Altered Perceptions Anthology

You’ve probably heard about this by now, but if you haven’t, there’s an Indiegogo campaign going on for an anthology featuring a lot of awesome authors.  They’re writing either alternate endings/chapters/versions of their own work, or essays and such about mental illness.  All the proceeds for the campaign go to helping Robison Wells pay down the medical and tax debt that he’s accrued as a direct result of his crippling mental illnesses.

I don’t think I can say anything better about the particulars of the situation than what’s already been said, so I’m going to link you to some people.  First, Rob’s description of what’s happened to him can be found on the Indiegogo page, and also on his blog.  I like this one with a Mormon focus, particularly.  Brandon Sanderson is organizing the production of the anthology, and you can find his pitch for the project here.  Dan Wells wrote this post about Rob’s situation.  I also really liked what Shannon Hale had to say about OCD in this post.  (OCD is one of several of the disorders Rob is currently grappling with.)

Mostly, though, I just want to say that Rob is awesome.  He has always been and continues to be an incredibly kind and giving person.  He’s helped me out when I know he had a lot of other more pressing things on his plate to deal with.  He’s a good friend and a good writer and a great person, and what’s happened to him breaks my heart.  I hope that this anthology funds fully, so he and his family can get the relief that they need.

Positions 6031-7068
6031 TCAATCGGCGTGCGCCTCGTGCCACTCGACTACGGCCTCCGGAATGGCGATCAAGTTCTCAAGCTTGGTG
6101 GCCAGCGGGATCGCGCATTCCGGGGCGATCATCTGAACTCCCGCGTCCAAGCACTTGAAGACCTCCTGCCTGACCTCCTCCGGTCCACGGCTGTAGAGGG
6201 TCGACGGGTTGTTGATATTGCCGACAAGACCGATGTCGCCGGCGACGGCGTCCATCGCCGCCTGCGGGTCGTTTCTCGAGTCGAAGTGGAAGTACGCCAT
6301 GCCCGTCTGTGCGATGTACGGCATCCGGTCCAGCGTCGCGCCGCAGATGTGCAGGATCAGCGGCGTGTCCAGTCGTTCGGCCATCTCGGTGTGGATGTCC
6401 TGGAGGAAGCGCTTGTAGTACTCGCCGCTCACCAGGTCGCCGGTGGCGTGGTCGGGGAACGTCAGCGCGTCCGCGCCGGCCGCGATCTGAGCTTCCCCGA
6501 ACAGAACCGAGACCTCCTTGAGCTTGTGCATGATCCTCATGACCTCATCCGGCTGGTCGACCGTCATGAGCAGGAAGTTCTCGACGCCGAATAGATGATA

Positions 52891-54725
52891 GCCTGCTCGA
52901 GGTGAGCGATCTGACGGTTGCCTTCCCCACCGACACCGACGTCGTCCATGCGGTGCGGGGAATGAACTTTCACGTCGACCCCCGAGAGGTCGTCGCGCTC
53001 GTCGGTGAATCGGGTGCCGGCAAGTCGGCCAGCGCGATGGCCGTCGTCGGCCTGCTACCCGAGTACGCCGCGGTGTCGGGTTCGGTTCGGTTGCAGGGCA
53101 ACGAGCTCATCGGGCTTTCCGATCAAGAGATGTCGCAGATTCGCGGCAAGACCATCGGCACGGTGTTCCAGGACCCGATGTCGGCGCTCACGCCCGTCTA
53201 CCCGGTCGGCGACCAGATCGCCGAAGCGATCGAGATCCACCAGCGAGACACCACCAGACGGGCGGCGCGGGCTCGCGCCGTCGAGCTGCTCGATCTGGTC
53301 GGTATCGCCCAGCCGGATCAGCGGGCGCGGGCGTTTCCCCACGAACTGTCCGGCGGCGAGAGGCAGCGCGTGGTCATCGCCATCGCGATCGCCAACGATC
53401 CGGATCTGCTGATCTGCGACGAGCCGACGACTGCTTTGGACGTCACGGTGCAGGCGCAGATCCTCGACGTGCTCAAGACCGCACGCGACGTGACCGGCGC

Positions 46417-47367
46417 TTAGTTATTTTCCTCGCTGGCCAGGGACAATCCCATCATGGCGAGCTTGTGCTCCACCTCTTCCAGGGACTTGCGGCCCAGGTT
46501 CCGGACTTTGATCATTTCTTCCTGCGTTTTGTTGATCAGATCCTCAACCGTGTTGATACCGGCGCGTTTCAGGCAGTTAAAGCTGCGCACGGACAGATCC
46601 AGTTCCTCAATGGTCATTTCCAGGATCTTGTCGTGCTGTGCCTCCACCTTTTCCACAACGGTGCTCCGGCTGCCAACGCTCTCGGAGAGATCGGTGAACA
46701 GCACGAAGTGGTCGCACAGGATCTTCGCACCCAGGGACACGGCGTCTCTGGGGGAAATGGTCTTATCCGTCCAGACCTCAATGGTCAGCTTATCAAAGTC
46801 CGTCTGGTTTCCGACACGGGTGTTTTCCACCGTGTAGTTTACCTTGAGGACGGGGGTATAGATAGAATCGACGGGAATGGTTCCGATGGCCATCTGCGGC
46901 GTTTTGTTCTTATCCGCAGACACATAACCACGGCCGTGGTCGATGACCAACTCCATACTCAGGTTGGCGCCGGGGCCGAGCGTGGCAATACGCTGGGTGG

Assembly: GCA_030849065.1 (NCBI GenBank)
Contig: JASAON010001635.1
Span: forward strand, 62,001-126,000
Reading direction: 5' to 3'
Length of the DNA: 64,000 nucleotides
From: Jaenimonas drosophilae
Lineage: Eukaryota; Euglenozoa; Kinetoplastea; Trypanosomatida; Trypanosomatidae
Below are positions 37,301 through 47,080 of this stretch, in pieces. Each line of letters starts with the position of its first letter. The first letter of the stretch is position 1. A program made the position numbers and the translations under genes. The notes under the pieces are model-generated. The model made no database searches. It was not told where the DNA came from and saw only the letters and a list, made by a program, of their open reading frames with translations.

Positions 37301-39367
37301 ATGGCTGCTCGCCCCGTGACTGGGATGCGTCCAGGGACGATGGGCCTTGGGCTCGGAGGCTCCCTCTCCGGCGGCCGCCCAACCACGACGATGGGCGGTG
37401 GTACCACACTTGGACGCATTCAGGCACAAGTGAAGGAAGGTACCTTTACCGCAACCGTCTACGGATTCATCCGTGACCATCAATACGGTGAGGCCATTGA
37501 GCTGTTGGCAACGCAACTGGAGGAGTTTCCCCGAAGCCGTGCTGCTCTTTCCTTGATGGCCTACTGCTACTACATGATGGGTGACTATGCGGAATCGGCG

Because I don’t think we can say this enough: mental illness is real.  It’s terrible and dark.  When you have a mental illness, your brain tells you things that don’t make sense, and to me, there is nothing in the world scarier than not being able to trust and depend on your own brain.  I’ve known a lot of people with mental illnesses, and I’ve dealt with them myself.  For a long time I wondered why so many people with these problems crossed my path, but I don’t wonder any more.  It’s because these problems are ridiculously common.  You most certainly know not one, not two, but many people who suffer from them, whether or not they’ve chosen to share that with you.

Rob’s struck a blow against the stigma by talking about his so openly, and I respect him for that.   The terrible truth about mental illness (any illness?) is that there’s nothing any of us can do to fix it.  We can’t take Rob’s problems away from him, and while he can (and does) seek treatment, there’s nothing he can do to make himself better either, at least in the immediate sense.  What he can have, though, is relief from the crippling debt that comes with living in America and having any kind of sudden health crisis that renders you unable to work.

What’s happened to Rob is something that could happen to any of us at any time.  So take a look at the anthology project, and if you can, buy a book.

The money couldn’t go to a better guy.